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Popular Science Monthly/Volume 20/February 1882/Longevity of the Oyster

< Popular Science Monthly‎ | Volume 20‎ | February 1882


IT is proposed to give an account of an interesting determination of the extreme age of a pair of venerable oysters which have just come into my possession. They were given me by a professional oyster-grower, Captain T. S. R. Brown, of Keyport, New Jersey, and belong to a planting in which he was concerned thirty years ago. The young oysters were obtained from Virginia, and planted in Raritan Bay, Keyport. At the proper time the crop was taken up and sent to market. In all such cases there are leavings or escapes from the dredging. The bottom being too hard, the bed was abandoned and never planted again, and these oysters were found there a few days ago. They are not "naturals" or natives, but simply naturalized "Virginies," a distinction which a practical oyster-raiser will make unerringly. Any one examining the shells would infer the nature of the bed whence they were taken, for the outer edges of the "shoots" or layers are smooth, as if worn by a gentle motion on a compact sandy bottom. The shells are large, though not larger than or even as large as many often seen in market; but the latter, if "primes," have been of much quicker growth, and the mollusk is larger and finer. In a word, they are many years younger than the pair I am considering, and were grown on a softer bed, and one which was for them in every way a richer feeding-ground. The two oysters in question measure, one seven inches long and three and a half wide, the other seven and a half inches long and four inches wide. The shells are quite heavy, and for their size the oysters are not so large as might be inferred; but they were eaten, and the verdict was that one was good and the other fair. As this was the judgment of an oyster-raiser, it had special value. The age of an oyster may be reckoned by counting the lines in the depression or groove of the hinge of the bivalve. These lines truly indicate the layers or annual shell-growths, being really the anterior extremity of the annual shell deposits. But the lower shell of an oyster, that is, the valve in which the animal lies when the shell is in normal position, is the deeper and heavier of the two, and, as its annual shell-layers correspond in number with those of the upper valve, it follows that they must be proportionally thicker. Hence the result is that the hinge-groove of the lower valve is longer than that of the upper valve, because the lines which are the extreme edges of the layers are thicker than the lines in the upper groove. Wherever the oyster has room and fair conditions this is the necessary law of its growth, viz., for gravity's sake the ponderosity is given to the lower valve; also for the comfort and growth of the animal, as it secures it a normal position and the proper trough or cradle in which the mollusk can grow. When oysters are excessively crowded they will grow standing on end, that is, side by side, with the nib or wide end uppermost, thus producing those worthless, elongated forms known in some localities as "strap-oysters" and "stick-ups."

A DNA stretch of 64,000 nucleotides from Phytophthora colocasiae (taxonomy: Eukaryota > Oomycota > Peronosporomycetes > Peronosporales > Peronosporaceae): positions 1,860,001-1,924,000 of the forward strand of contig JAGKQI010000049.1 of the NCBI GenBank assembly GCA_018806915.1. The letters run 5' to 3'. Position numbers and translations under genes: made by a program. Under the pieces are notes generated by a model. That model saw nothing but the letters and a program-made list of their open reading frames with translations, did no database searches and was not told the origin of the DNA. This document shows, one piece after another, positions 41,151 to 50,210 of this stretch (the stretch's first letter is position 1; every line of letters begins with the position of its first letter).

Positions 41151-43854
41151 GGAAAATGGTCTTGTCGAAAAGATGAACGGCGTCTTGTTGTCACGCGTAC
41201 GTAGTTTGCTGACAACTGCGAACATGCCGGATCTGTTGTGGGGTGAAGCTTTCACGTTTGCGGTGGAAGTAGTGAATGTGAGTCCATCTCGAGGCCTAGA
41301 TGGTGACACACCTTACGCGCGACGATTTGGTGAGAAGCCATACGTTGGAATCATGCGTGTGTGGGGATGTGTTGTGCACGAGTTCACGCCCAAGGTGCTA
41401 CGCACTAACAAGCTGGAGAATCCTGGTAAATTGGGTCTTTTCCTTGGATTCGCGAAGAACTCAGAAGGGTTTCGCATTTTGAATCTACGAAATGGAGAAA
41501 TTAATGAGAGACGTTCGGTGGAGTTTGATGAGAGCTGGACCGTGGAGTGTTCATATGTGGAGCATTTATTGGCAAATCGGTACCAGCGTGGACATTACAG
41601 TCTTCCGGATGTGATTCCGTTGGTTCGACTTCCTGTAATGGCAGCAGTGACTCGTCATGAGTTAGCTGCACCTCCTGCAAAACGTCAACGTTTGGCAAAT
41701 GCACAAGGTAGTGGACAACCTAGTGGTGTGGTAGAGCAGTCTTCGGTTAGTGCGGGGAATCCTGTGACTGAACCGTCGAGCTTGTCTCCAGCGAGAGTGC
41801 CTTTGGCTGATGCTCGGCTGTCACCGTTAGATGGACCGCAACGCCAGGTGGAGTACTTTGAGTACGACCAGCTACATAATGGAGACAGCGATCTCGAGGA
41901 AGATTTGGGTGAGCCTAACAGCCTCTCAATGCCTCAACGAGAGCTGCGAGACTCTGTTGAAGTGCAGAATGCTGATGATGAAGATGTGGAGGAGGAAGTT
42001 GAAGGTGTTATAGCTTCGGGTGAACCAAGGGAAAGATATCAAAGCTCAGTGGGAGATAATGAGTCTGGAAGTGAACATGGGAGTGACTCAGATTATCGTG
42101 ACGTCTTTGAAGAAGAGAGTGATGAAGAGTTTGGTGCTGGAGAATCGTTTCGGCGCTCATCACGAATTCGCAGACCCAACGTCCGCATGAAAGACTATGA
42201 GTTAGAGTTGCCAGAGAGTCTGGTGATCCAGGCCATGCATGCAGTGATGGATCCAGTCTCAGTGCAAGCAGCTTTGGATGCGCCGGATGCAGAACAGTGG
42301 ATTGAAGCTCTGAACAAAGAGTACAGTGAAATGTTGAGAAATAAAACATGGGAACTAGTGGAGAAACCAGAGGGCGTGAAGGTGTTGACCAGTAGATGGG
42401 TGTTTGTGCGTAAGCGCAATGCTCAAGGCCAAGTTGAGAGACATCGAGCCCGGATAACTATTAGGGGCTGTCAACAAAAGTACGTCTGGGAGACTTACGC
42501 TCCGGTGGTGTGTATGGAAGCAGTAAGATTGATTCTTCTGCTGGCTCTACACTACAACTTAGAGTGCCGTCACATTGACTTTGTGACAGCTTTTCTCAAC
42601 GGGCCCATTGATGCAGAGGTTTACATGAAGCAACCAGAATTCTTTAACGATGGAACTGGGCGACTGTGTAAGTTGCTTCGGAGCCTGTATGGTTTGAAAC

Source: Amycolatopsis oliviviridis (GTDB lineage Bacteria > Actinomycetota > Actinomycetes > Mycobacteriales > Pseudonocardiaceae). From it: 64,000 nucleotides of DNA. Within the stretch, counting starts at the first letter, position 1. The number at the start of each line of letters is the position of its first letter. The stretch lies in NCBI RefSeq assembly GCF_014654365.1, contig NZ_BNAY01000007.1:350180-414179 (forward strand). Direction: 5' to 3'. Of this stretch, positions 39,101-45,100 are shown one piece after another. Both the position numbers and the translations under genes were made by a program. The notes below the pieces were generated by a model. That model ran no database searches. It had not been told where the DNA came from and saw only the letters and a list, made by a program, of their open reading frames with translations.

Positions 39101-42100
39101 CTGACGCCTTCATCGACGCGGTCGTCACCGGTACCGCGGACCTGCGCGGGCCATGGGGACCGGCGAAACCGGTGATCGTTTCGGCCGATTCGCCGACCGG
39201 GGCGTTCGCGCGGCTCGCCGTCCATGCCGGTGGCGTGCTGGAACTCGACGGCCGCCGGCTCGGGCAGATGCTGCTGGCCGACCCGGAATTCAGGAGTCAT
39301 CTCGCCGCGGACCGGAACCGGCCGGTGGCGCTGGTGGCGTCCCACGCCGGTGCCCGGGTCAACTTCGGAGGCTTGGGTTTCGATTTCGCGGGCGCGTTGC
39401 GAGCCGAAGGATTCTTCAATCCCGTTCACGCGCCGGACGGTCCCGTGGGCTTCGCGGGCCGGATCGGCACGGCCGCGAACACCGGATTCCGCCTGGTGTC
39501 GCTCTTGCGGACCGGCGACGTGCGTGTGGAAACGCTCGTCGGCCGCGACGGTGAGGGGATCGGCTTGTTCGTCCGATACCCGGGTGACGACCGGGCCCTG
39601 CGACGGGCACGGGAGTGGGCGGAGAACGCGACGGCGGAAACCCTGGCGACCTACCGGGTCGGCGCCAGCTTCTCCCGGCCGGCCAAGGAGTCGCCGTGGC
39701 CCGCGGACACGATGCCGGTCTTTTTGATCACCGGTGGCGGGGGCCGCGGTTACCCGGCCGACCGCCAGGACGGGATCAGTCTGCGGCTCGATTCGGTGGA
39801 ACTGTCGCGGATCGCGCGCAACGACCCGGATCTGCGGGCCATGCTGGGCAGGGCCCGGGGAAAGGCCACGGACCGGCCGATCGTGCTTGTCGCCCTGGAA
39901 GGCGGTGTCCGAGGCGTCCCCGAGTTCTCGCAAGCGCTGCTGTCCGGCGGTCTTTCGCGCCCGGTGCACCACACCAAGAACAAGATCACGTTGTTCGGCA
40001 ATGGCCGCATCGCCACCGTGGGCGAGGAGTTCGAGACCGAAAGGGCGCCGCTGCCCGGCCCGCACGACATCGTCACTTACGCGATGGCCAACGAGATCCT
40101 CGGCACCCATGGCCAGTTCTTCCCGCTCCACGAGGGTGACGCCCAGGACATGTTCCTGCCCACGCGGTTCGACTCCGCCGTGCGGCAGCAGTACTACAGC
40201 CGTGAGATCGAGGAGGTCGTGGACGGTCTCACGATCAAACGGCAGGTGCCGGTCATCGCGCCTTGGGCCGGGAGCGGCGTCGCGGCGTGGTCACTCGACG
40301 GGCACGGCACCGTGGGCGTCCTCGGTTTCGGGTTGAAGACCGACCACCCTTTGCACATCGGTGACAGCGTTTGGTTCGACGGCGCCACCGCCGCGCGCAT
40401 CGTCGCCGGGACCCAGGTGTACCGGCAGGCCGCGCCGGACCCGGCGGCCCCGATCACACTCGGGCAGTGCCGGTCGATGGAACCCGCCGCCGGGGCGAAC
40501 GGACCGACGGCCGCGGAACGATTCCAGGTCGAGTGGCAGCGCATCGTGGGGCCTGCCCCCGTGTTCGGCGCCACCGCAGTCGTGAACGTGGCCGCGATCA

Being interested in these specimens as uniques, to me at least, I was concerned to see if the natural record would tally with the well authenticated tradition of their age. To shorten the story, I will give the method of examination of but one of them. In this instance the distal end, that is, the oldest parts of the hinge-grooves, were coated with the skeletons of bryozoa, hence the line-record was partly obliterated, so that a clear count could only be got from the near end of the groove. Fortunately, the lines were so uniform in thickness that the estimation was reduced to a simple question of proportion. By actual measurement the length of the upper groove was one and a half inch, and that of the lower one was two and a half inches. Now, in the upper groove there were five of these annual layer-lines in a quarter of an inch, and in the lower groove there were, as nearly as I could make out, three lines and a third of a line in a quarter of an inch, which would give thirty of these annual lines for the upper groove and thirty in the lower groove, all which would tally with the tradition that the bivalve was thirty years old.

Two points are established by the above: first, the great longevity of the oyster; the specimens were in excellent condition, and there was nothing about them to disprove the belief that, if allowed to lie undisturbed, they might have lived and grown ten years longer; and second, that an oyster may be good and palatable food at a great age. I have seen old oysters obtained from newly discovered and crowded beds that as food were literally worthless; but the specimens discussed were not found in such conditions.

It is fortunate for science when some intelligent man like Captain Brown puts the student in the way of a fact so interesting; and that interest grows into an intense enjoyment when the tradition is ratified by a reading of Nature's own writing. I remember the case of an oyster-grower at Keyport, who noticed that a fine "prime" oyster was spoiled for market because the dredge had broken a piece, measuring three quarters of an inch, off the nib, so that the mollusk itself was exposed. This was in October. He took the broken oyster and put it in the water by the side of a pile. Next summer he examined it, and found that the animal had completely repaired his house, thus establishing two important facts—the great damage which the mollusk can repair, and the time needed for the reparation.